For six months, the Caribbean Petroleum Company had been drilling exploratory wells in the savanna-like Mene Grande region between the marshy shores of Lake Maracaibo and the Andean foothills of western Venezuela. The yield: a measly 10 barrels per day. Then, on July 31, 1914, the wildcatters hit a gusher, and black gold began roaring out of Zumaque No. 1.
When the news reached President Juan Vicente Gómez in the capital city of Caracas, 420 miles east, the dictator, bewhiskered as a catfish, didn’t hear a description of the country’s first commercial oil well. Instead, he heard the tidings of a magnificent economic bonanza that would consolidate his absolute rule for years to come.
And that’s what happened. The same month that Zumaque No. 1 blew, World War I broke out, and “crude was a prized resource that brought Venezuela instant wealth and gave Gómez enough power to rule the country in one form or another for 27 years,” writes Raúl Gallegos, economist and author of Crude Nation: How Oil Riches Ruined Venezuela.
For the next century, other strongmen followed the precedent set by Gómez, Venezuela’s original oil-soaked gangster.
But you know what they say about absolute power. Gómez granted oil concessions to foreign companies in exchange for a personal cut of the royalties, and helped those entities skirt a law that gave mineral rights to private property holders, according to Gallegos.
Those illicit oil gains enabled Gómez to develop a portfolio of businesses that monopolized paper, soap, cotton and other commodities in Venezuela. His economic and political power meant no one dared to go up against him. He assassinated opponents and menaced protesters with torture. For the next century, other strongmen followed the precedent set by Gómez, Venezuela’s original oil-soaked gangster.
Born in 1857 into a large, land-owning family, young Juan Vicente grew up watching his father trade cattle around the far-western Andean state of Táchira, south of Lake Maracaibo. He joined the military at a time when the country, which had declared its independence in 1811, was less a nation state and more a realm of fiefdoms run by local bosses known as caudillos, who used private armies to vie for control of territory. After one skirmish between caudillos, Gómez found himself standing over the body of a fallen friend named Evaristo Jaimes. While watching the burial, Gómez met one of Jaimes’ friends, a man named Cipriano Castro.
Castro invited Gómez to join his army. The goal: Overthrow President Ignacio Andrade. In 1899, with a private army strong enough to be a national military force, Castro and Gómez marched on Caracas and drove Andrade out of power. For the next nine years, Castro governed Venezuela as a military general with Gómez as his civilian vice president. Then in 1908, syphilis sent Castro to Germany for treatment. Back home, Gómez lined up support from the United States and then snatched Caracas from the absentee president in a coup d’état.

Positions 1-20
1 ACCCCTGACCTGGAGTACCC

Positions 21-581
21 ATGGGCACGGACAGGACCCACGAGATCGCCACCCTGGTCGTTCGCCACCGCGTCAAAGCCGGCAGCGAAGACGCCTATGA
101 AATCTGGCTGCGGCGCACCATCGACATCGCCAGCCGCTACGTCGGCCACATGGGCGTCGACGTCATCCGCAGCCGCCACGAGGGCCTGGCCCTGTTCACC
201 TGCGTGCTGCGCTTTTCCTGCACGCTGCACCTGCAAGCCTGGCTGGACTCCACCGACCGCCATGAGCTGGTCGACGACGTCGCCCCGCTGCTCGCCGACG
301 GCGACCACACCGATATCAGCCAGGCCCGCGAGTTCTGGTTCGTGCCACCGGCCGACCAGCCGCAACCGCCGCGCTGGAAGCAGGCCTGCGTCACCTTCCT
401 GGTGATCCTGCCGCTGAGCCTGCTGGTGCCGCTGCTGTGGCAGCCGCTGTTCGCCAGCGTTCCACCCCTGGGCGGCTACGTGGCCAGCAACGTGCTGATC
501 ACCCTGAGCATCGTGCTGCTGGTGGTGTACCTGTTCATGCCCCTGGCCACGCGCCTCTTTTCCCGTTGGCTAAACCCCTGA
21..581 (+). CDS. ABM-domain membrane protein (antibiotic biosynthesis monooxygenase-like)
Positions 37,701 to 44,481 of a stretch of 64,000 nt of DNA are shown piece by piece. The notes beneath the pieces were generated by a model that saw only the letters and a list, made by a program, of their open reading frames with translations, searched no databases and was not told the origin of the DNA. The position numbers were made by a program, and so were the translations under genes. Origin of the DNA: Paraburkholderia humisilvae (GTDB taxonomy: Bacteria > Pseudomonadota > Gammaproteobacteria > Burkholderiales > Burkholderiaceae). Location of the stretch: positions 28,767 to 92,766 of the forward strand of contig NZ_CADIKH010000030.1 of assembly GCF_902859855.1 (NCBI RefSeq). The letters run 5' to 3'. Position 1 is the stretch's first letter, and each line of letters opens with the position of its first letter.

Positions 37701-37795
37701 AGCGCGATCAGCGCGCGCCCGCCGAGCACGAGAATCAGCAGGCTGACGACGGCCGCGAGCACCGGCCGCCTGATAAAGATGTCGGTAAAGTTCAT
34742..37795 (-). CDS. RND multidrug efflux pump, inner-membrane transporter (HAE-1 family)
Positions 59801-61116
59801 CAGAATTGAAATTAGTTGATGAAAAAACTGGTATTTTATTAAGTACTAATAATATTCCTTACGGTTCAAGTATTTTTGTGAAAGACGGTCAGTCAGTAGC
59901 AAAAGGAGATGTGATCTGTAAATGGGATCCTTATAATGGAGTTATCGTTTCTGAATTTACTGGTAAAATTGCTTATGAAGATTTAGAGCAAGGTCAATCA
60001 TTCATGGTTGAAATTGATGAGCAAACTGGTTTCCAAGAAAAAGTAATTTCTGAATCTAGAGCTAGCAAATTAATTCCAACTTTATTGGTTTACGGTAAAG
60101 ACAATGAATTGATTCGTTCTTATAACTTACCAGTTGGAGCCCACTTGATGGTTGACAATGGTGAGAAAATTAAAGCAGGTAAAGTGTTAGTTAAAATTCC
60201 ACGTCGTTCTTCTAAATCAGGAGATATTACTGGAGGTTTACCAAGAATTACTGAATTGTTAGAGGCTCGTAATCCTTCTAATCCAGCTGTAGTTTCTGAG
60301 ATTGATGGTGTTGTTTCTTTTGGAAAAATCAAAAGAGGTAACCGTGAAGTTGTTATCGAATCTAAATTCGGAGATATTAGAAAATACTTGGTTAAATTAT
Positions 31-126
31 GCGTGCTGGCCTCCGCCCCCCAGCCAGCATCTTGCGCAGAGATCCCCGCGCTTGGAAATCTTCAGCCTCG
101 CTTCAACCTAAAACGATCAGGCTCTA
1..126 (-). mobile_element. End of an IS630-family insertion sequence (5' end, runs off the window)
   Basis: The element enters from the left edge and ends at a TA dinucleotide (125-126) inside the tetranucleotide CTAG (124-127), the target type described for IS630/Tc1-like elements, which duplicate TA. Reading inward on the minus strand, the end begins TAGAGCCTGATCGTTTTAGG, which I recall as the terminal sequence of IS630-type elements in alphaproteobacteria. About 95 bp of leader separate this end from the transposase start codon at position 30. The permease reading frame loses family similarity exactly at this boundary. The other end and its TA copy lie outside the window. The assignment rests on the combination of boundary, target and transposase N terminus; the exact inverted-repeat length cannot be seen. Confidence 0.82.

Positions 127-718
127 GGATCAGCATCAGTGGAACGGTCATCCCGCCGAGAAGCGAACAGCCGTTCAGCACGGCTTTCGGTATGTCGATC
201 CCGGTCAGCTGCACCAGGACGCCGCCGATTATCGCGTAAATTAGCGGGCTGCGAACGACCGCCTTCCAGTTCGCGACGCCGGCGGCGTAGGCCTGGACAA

Although Gómez ruled the country with an iron fist, the despot loved his own personal liberties and exercised them however his macho ego pleased. “He was a bachelor … [who kept] two mistresses with whom he fathered 16 children,” writes Gallegos. “By some counts he fathered as many as 73 [children] with several more women; no one really knows for sure.”
But the bachelor tyrant could also be an effective leader and innovator. He paid off Venezuela’s debts and created a central bank. “Gómez’s beloved hacienda, La Placera, ended up in state hands — decades later it became the home of Venezuela’s mint, charged with printing the country’s currency,” writes Gallegos. Perhaps more significantly in a country that was still a mess of caudillos, he established the first national army. “In many ways,” Gallegos tells OZY, “modernity came to Venezuela during the time Gómez was in power.”
At a cost: When Gómez died in 1935, he was one of the richest men in Latin America. And then there’s a far darker legacy. Decades of corruption and mismanagement of Venezuela’s oil-dependent economy have rendered the currency worthless and forced many to flee abroad for medical treatment they can’t get at home. Venezuelans are starving.
And yet, one of the first things left-wing authoritarian Hugo Chávez did during his 14 years in power was to consider establishing a sovereign fund akin to Alaska’s Permanent Fund as a way to redistribute Venezuela’s oil wealth. He scrapped the idea when he saw that his key social projects would get squeezed. Chávez’s successor, President Nicolás Maduro, hasn’t taken up the cause: He squanders oil wealth in much the same way as Gómez did — using it as his personal piggy bank. Unchecked.
Guillermo Zubillaga, a Venezuelan senior policy analyst at Americas Society, fears that Chavez’s abandoned idea may have been the last chance to enshrine into law a sovereign wealth fund that would act to curb corruption and save Venezuela’s future institutions from the Gómez effect. But, as Zubillaga notes, for wealth redistribution to work, the state has to have the upper hand over the oil companies, and that’s not the case in Venezuela going forward. “As much as I would have liked Venezuela to have been like Alaska or Norway,” says Zubillaga, ”I think we have spoiled our chance.”
Correction: An earlier version of this story misstated Raúl Gallegos’ nationality and profession.
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